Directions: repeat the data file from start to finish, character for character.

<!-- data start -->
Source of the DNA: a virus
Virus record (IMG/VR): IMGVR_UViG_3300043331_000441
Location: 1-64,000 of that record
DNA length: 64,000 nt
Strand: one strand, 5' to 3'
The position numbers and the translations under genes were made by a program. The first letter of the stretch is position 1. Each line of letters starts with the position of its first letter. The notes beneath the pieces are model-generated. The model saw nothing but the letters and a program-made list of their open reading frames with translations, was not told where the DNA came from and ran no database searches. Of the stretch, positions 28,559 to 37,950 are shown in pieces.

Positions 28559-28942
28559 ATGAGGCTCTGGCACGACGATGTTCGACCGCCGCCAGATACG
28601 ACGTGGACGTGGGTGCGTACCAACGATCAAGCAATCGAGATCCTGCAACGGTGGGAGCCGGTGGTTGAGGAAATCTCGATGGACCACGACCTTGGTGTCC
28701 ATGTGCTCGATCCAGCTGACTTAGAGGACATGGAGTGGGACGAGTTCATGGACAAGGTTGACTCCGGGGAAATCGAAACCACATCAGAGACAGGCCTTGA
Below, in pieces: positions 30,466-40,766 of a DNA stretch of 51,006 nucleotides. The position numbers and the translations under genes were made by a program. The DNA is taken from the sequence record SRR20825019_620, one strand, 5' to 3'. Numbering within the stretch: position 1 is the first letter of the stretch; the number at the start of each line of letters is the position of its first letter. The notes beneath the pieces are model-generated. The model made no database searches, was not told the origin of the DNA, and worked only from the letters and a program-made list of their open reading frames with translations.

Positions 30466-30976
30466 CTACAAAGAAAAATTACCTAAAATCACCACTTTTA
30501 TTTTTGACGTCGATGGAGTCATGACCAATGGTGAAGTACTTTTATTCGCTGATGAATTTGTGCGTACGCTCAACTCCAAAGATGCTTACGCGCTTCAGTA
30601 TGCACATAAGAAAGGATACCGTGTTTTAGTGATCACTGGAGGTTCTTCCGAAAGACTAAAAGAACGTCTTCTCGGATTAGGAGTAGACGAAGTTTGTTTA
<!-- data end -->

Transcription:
Source of the DNA: a virus
Virus record (IMG/VR): IMGVR_UViG_3300043331_000441
Location: 1-64,000 of that record
DNA length: 64,000 nt
Strand: one strand, 5' to 3'
The position numbers and the translations under genes were made by a program. The first letter of the stretch is position 1. Each line of letters starts with the position of its first letter. The notes beneath the pieces are model-generated. The model saw nothing but the letters and a program-made list of their open reading frames with translations, was not told where the DNA came from and ran no database searches. Of the stretch, positions 28,559 to 37,950 are shown in pieces.

Positions 28559-28942
28559 ATGAGGCTCTGGCACGACGATGTTCGACCGCCGCCAGATACG
28601 ACGTGGACGTGGGTGCGTACCAACGATCAAGCAATCGAGATCCTGCAACGGTGGGAGCCGGTGGTTGAGGAAATCTCGATGGACCACGACCTTGGTGTCC
28701 ATGTGCTCGATCCAGCTGACTTAGAGGACATGGAGTGGGACGAGTTCATGGACAAGGTTGACTCCGGGGAAATCGAAACCACATCAGAGACAGGCCTTGA
Below, in pieces: positions 30,466-40,766 of a DNA stretch of 51,006 nucleotides. The position numbers and the translations under genes were made by a program. The DNA is taken from the sequence record SRR20825019_620, one strand, 5' to 3'. Numbering within the stretch: position 1 is the first letter of the stretch; the number at the start of each line of letters is the position of its first letter. The notes beneath the pieces are model-generated. The model made no database searches, was not told the origin of the DNA, and worked only from the letters and a program-made list of their open reading frames with translations.

Positions 30466-30976
30466 CTACAAAGAAAAATTACCTAAAATCACCACTTTTA
30501 TTTTTGACGTCGATGGAGTCATGACCAATGGTGAAGTACTTTTATTCGCTGATGAATTTGTGCGTACGCTCAACTCCAAAGATGCTTACGCGCTTCAGTA
30601 TGCACATAAGAAAGGATACCGTGTTTTAGTGATCACTGGAGGTTCTTCCGAAAGACTAAAAGAACGTCTTCTCGGATTAGGAGTAGACGAAGTTTGTTTA